Rosebud, her newborn twin girls, and Lucky Buddy Bear
Things have been crazy. There are stories, but there isn't time to write them down. There hasn't even been time to change my hats. I've been wearing them piled on top of each other for days: shepherd, vet, midwife, nursemaid—and undertaker.
Current lamb count: 25. Number of Nanny Bears having the time of their life (and wishing we could have baby lambs all year round): 1. Number of farmgirls who never in her wildest childhood dreams pictured herself at 38 years old, wearing dirty overalls and a big straw hat, kneeling in the hay in an old barn, listening to the rain hitting the leaky tin roof while holding a baby bottle and trying to milk a sheep named Snugglebunny: 1.
Update: Click here to read "A Tail Of Two Mothers: A Mother's Day Story From The Farm" and learn why I was trying to milk Snugglebunny—and why I was able to stop.
More below. . .
Minutes before an enormous thunderstorm blew in out of nowhere—catching us off guard and turning the driveway into a creek within minutes—Bear and I hiked out to close the front gate. My mind whirred with everything that had been going on, everything that needed to be done.
As I chained the gate shut and turned to head back to the barn, a perfect heart rock glared up at me from the driveway. I've been finding a lot of them lately—so many that the ledge where I keep them is just about full. There are dozens and dozens of them, carefully lined up against one another in a place I pass by numerous times each day.
Somebody once left a comment here regarding my heart rocks, saying something like 'there must be a lot of love on your farm.' I think about that a lot. Why do I find so many of these heart shaped rocks (that I love so much)? I don't go looking for them. It's more like they find me. The one on the driveway today—that was in a spot I've walked over hundreds and hundreds of times—couldn't have been more obvious if it had been lit up with flashing lights.
Last October I wrote about a turning point that happened between me and Cary. We headed out to the front field with the sheep and Donkey Doodle Dandy as usual, but instead of following me back to the house, Cary chose to remain with her flock.
And that is as it should be, I thought. And as I turned and walked away, I looked down and found a beautiful heart rock. I took it as a sign. And I took the heart rock I found today as a sign.
The last few days have been very trying and very tiring. I've questioned what I'm doing with my life—and why I'm doing it—more than once. I've wondered how in the world I ended up in this place. (A funny thing happened on my way to Vermont—life got in the way and I found myself living instead in rural Missouri, where I'd never been in my life.)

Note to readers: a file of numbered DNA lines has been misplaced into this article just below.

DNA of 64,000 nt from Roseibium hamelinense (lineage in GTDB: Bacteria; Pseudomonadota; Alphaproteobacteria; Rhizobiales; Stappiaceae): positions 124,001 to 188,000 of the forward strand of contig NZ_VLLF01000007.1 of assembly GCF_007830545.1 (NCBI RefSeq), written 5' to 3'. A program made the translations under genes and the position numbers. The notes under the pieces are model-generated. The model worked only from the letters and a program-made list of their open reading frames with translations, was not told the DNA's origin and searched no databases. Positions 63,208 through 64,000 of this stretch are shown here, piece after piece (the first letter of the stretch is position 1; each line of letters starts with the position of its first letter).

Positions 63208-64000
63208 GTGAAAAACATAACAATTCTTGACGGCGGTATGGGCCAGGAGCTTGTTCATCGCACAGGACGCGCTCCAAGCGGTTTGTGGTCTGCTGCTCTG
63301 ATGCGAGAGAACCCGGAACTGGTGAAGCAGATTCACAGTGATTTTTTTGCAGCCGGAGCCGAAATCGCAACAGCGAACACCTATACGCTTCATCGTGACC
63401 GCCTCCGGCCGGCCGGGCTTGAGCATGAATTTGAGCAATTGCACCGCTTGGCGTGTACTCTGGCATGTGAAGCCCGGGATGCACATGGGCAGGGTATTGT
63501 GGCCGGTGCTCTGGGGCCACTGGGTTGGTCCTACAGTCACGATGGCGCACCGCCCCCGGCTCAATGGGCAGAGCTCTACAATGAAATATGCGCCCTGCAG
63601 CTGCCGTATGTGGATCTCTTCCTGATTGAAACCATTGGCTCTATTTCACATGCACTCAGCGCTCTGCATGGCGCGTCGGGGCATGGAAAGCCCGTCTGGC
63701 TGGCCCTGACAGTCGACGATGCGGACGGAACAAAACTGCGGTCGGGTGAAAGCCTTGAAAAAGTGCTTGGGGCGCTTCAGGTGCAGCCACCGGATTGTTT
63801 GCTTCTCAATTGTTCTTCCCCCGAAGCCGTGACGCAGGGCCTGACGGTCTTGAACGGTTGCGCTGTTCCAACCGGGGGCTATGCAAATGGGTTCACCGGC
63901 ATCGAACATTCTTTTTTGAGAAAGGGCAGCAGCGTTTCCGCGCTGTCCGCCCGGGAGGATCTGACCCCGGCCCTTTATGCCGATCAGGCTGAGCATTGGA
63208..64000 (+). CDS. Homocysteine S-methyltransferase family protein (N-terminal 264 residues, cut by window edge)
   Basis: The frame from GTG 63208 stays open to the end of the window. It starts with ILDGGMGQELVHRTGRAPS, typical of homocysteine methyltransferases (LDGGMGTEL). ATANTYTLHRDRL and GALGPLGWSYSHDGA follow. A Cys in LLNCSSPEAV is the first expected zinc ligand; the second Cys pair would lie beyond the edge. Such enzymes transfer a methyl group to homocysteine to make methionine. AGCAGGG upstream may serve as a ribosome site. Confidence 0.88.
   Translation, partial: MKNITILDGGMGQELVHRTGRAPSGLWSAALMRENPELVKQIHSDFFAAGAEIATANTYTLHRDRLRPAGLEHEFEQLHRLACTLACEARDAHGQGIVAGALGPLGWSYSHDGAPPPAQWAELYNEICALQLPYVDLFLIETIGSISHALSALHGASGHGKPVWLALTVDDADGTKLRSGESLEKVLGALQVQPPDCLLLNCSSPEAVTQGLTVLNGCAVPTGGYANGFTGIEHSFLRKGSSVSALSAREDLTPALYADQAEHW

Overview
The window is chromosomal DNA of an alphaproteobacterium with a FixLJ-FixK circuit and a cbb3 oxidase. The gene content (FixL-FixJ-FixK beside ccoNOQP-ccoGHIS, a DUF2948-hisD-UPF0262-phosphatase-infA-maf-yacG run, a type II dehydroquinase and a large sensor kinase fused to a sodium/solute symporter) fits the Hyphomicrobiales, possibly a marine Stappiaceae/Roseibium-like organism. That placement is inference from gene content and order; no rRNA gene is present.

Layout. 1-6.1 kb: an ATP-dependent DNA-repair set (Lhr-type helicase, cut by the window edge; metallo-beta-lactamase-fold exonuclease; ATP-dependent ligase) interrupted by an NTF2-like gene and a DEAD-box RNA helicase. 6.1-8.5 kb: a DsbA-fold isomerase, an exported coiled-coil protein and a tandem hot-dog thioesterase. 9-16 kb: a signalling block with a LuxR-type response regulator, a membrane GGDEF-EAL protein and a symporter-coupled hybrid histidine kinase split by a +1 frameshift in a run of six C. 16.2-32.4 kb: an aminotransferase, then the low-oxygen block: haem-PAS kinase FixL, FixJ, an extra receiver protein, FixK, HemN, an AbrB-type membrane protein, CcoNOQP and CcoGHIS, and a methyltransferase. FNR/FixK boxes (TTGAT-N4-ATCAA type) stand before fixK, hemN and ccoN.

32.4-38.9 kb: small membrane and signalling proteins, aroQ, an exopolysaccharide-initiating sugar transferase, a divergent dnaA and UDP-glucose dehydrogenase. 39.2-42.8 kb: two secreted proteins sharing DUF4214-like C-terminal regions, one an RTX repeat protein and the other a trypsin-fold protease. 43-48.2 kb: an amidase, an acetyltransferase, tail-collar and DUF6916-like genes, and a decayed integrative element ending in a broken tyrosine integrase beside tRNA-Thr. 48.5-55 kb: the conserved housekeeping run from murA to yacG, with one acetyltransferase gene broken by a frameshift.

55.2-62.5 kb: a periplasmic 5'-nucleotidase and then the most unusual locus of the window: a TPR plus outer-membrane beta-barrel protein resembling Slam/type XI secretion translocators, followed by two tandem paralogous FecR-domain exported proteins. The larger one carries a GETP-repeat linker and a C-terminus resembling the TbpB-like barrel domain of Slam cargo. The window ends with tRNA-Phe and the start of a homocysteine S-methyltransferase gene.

As I clomped around in the pouring rain a little while ago, I was reminded of a scene in the movie "Four Weddings And A Funeral." At the end of the movie, Andie MacDowell is standing at Hugh Grant's doorstep in a rainstorm, sans umbrella, soaking wet. He asks if she wants to get out of the rain, and she says something like, "You reach a point when you just can't get any wetter."
She was right. After only a few seconds out in the storm, I was as soaked as if I'd jumped fully clothed into a lake. It was actually rather liberating. As soon as I realized I was at the point where I couldn't get any wetter, I was able to ignore the rain and focus on my chores.
When I finally got back to the house, I stood in the living room and clumsily peeled off my dripping overalls. I felt a weight in one pocket. It was my heart rock from the driveway.
While I was driving the truck to the vet's office and the feed store yesterday, I slid the Talking Heads' Speaking In Tongues album into the CD player and cranked up the volume, because everyone knows you cannot fully enjoy the Talking Heads unless they are blasting away in your face. The last song on the album is "This Must Be The Place," and it is one of my favorites.*
I can't tell one from another—did I find you or you find me?. . . Home. . . I guess that this must be the place.
The rain just let up. I'm headed back to the barn, with a detour to get that Talking Heads CD from the truck. I think another blast of music is in order.
A year of Farm Photos ago:
3/27/06: Happy Birthday To My Sweetheart, Joe (There are those heart rocks popping up again.)
3/26/06: I Told You They Have No Manners
WDB#27: The Bigger The Water Dish, The Happier The Dog
*Shawn Colvin did a wonderful (and completely different) renditon of this song on her Cover Girl album.